It can be jarring to see the changes in your loved one with dementia. Some aspects of their day-to-day life will become more difficult, including their ability to communicate. That’s why speech therapy is an essential tool in helping your loved one stay independent and comfortable.
Speech therapy is not only helpful to communication but other cognitive functions as well, like listening and memory. A speech therapist can also assist your loved one to eat and swallow by themselves if needed.
Let’s discuss just how speech therapy can help your loved one with dementia, what you can expect from the programs, and common questions about speech therapy.
How Does Speech Therapy Help Dementia Patients?
Dementia affects a number of cognitive functions, like:
- Visual Perception
These symptoms can often lead to disorientation, depression, and impaired judgment. However, speech therapy can help your loved one maintain their independence for longer and stimulate their cognitive abilities through activities that are related to the underlying cognitive domain.
There are three main targets for speech therapy for those with dementia.
As dementia continues to progress, your loved one will have trouble understanding what is being said to them as well as communicating their thoughts and feelings.
Speech therapists offer assistance in maintaining the ability to communicate, as well as offer suggestions for alternate methods of communication, like pictures or written words.
There are a number of aspects of cognition that a speech therapist can assist with. They will do activities with your loved one that will exercise their cognitive functions, like problem-solving, maintaining attention, and memory.
Though it’s a lesser-known function of speech therapists, they also assist your loved one with eating, drinking, and swallowing independently and safely.
This is particularly important during the later stages of the disease when chewing and swallowing become more challenging. The muscles and mechanisms in their throat will not function like they used to in order to protect their airway, which can cause them to choke. It only takes a small amount of food or liquid getting into their lungs to cause health complications.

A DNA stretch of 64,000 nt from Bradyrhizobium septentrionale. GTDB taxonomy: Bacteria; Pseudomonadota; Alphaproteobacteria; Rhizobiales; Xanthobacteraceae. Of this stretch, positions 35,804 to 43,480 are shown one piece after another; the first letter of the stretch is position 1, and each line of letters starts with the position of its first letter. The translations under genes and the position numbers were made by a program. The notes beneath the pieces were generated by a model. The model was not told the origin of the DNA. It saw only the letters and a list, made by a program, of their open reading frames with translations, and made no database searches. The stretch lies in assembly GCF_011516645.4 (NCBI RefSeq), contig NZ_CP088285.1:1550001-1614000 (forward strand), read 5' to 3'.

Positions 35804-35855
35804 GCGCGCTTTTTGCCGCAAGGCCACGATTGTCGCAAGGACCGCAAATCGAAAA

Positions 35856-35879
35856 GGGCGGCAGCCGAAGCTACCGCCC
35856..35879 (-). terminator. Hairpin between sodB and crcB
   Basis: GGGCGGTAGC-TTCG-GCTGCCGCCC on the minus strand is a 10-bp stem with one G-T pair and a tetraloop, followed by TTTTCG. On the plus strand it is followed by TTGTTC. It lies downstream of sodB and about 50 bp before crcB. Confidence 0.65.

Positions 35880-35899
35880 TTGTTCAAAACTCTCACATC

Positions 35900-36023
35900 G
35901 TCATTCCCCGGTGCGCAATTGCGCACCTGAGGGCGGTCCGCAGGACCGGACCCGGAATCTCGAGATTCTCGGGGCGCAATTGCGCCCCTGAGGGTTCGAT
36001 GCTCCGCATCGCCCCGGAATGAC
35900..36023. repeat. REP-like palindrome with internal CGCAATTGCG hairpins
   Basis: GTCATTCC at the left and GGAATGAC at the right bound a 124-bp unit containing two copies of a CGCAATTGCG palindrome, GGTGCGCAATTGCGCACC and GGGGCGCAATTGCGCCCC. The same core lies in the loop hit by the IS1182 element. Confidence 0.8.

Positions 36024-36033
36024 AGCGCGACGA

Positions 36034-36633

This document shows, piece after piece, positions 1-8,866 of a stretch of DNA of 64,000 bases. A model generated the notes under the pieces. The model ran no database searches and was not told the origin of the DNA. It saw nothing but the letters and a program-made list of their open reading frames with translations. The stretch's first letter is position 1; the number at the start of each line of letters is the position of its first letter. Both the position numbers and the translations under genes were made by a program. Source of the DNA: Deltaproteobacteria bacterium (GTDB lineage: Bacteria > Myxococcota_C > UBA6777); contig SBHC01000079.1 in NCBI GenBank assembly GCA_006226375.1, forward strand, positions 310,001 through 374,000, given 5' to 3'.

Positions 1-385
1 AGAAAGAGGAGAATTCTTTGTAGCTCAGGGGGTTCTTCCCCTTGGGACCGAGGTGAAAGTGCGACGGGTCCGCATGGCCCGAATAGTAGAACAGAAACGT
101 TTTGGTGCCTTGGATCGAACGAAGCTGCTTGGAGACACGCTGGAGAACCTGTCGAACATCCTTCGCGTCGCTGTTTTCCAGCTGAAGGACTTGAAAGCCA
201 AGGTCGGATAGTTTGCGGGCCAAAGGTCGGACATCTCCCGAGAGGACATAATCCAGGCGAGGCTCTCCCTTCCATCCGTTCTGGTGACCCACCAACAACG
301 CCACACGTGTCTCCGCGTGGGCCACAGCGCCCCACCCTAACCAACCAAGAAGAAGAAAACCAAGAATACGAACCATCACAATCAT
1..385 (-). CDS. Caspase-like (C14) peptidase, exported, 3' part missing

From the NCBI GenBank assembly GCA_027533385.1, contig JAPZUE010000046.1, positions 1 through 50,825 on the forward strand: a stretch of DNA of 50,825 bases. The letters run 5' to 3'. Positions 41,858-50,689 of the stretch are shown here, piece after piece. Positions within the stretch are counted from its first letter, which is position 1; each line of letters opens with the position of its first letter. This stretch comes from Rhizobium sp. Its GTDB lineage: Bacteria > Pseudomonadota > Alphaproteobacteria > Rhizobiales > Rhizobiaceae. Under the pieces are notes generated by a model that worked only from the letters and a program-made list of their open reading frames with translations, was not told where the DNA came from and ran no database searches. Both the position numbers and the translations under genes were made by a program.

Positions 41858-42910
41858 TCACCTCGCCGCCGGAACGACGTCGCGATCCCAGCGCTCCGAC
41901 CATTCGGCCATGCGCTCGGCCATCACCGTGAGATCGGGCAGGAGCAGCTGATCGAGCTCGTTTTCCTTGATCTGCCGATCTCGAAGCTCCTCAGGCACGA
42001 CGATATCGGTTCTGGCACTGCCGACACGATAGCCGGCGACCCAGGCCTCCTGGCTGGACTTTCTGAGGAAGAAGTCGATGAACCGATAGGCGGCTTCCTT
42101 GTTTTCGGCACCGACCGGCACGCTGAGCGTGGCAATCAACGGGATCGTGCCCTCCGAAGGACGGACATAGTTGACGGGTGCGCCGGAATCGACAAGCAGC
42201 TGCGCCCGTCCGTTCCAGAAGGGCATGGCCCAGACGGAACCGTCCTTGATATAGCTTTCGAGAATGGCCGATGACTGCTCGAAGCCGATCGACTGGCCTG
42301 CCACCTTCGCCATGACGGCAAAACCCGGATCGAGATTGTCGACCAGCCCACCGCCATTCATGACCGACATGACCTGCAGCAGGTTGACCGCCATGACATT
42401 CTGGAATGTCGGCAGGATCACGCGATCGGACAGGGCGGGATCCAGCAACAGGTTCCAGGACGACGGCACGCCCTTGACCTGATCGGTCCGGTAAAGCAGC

Additionally, speech therapists provide counseling to educate you and your loved one about the disease and how it will affect their day-to-day lives.
What Does a Speech Therapy Program Look Like?
While occupational and physical therapy focuses more on the overall physical aspects of day-to-day life, speech therapy’s goals are more focused specifically on speech and swallowing. There are many different ways to approach speech therapy, and what method is used can be discussed during your initial visit with your speech therapist.
Speech therapy for those with dementia typically includes:
- Therapy programs
- Support groups
One particularly important assessment is given to gauge how much of a new learning capacity your loved one has. This will help decide on the most clinically appropriate and effective treatment plan.
Speech therapists will adapt their strategies and programs specifically to be tailored to your loved one and their needs.
They are also adept at working with those with dysphagia, which is common in late-stage dementia.
To address dysphagia, during mealtime, they:
- Manage cognitive challenges, like environmental modifications, alertness, attention, and behavioral modifications
- Manage cognitive-based dysphagia, using oral acceptance, oral apraxia, and oral preparatory compensatory techniques, as well as adaptive equipment.
Speech Therapy for Dementia FAQs
How Often Should a Patient See a Speech Therapist?
It will depend on the circumstances of the need for speech therapy. However, speech therapists typically like to have sessions twice a week to start.
How Long Does a Speech Therapy Session Usually Last?
A speech therapy session will usually last half an hour to an hour. Depending on the patient’s needs, they may go longer.
What Are the Goals of Speech Therapy for Dementia?
Speech therapy for patients with dementia can help them articulate their thoughts and feelings, perform certain cognitive tasks, like following directions that have multiple steps, and maintain eating and drinking independently and safely.
Is Speech Therapy Still Effective for Late-Stage Dementia?
Yes. Speech therapy for late-stage dementia is essential to helping the patient communicate and maintain their independence for as long as possible.
Speech Therapy With Terra Vista
At Terra Vista, your loved one’s health and safety are our top priority. That’s why we have programs specifically designed to allow our residents to benefit from speech therapy, physical exercise, socialization, and much more in a safe environment.
When your loved ones stay with us at Terra Vista, they’re a member of our family, and we are fully dedicated to providing them with exceptional care, an attentive environment, and enriching activities.